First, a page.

With the NDP’s support beginning to slip in Quebec, a recent survey from Forum Research indicates that among the party’s supporters Thomas Mulcair is the leadership candidate seen as the best person for the job.
The poll, conducted on December 13 and surveying some 300 NDP supporters, suggests that roughly half (47 per cent) of the party’s voters are unsure who would make the best leader. But of the 53 per cent who expressed an opinion, Mulcair garnered 45 per cent support, well ahead of fellow MP Peggy Nash (16 per cent).
Brian Topp, seen in some circles as the favourite to win, had only eight per cent support, tied with the 29-year-old Manitoba MP Niki Ashton.
Of course, this sample size of NDP supporters was very small. The sample of those who know who they want as the party’s next leader is even smaller, giving this survey a large margin of error (roughly +/- six per cent among supporters and eight per cent among decided supporters). However, even taking this into account, it still appears Mulcair has a real lead over his rivals.
But does it matter? After all, it is the 95,000-plus members of the New Democratic Party that will be deciding who becomes the next leader, not the millions of Canadians who voted for the NDP in May. Paul Dewar, one of the presumed top contenders who had four per cent support among decided voters, dismissed the Forum poll as measuring “name recognition” only.
If that’s the case, and it could very well be, that is a problem for the NDP.
The leadership campaign has now been underway for more than three months. There have already been two debates, one organized by the party and another by the B.C. New Democrats. While the average NDP member undoubtedly has a much better idea of who the nine leadership candidates are than the average NDP supporter, it is the latter that will determine whether the party forms the next government.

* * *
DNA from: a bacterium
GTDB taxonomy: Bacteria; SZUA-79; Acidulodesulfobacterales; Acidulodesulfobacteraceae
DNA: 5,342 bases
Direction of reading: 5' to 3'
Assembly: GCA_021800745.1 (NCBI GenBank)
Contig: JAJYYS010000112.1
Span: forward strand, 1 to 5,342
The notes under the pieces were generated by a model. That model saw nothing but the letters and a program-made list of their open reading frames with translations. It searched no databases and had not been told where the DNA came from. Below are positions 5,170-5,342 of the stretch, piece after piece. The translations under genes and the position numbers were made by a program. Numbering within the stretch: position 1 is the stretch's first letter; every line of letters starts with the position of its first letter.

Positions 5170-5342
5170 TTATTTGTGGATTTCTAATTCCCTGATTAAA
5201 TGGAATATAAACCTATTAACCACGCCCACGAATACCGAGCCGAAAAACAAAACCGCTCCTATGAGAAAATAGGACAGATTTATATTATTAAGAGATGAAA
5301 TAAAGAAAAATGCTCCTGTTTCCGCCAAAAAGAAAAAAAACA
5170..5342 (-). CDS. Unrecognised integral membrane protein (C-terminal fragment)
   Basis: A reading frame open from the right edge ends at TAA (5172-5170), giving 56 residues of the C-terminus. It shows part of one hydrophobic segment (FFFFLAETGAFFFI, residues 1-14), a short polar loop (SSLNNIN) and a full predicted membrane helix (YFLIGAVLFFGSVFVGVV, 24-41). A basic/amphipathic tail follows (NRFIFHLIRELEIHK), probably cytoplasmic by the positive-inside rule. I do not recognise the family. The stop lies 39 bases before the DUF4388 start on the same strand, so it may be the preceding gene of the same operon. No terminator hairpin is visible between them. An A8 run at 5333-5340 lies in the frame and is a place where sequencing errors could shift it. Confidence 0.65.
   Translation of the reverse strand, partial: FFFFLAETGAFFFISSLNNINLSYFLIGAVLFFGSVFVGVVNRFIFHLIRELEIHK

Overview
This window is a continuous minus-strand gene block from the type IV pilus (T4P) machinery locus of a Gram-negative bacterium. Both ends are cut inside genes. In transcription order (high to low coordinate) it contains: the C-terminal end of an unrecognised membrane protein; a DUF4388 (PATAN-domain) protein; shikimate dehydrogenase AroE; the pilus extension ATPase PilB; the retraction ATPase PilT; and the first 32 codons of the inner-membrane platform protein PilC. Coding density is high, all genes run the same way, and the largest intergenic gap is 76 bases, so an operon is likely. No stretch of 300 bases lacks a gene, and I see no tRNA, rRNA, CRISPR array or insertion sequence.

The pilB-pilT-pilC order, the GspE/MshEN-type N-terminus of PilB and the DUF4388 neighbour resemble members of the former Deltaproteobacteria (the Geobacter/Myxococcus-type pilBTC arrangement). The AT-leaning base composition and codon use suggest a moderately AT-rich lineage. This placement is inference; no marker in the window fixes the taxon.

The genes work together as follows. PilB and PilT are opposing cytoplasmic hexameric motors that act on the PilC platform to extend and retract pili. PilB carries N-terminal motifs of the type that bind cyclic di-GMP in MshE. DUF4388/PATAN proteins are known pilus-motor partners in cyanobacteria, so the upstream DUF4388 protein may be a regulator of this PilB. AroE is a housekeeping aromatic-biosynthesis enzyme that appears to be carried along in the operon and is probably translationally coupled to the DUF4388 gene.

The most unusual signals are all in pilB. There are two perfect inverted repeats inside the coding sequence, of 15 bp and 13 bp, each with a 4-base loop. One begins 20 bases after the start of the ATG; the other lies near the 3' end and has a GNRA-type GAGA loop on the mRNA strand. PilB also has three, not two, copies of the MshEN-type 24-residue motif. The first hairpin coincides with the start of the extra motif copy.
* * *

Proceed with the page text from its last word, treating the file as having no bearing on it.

This poll does not tell us who is most likely to win the leadership race, but it does tell us who Canadians want the party to choose. At this stage, that person is Thomas Mulcair.
And if the poll is all about name recognition, that is not a good sign for Peggy Nash, Paul Dewar and Brian Topp, seen as top tier contenders alongside the veteran Quebec MP Mulcair. While Mulcair’s name recognition is good (about 24 per cent among all NDP supporters, including those undecided on the leadership question), Nash’s is at only eight percent. Topp’s has half that, and Dewar even less.
Whereas Mulcair is already a recognized figure among the party’s supporters and beyond, the other candidates still have a lot of work to do to spread their names. Otherwise, while Nash, Topp or Dewar may win a majority of votes among NDP members in March, the rest of the country, and even those likely to vote NDP, may shrug “Brian/Peggy/Paul who?”
Éric Grenier taps The Pulse of federal and regional politics for Huffington Post Canada readers on most Tuesdays and Fridays. Grenier is the author of ThreeHundredEight.com, covering Canadian politics, polls, and electoral projections.
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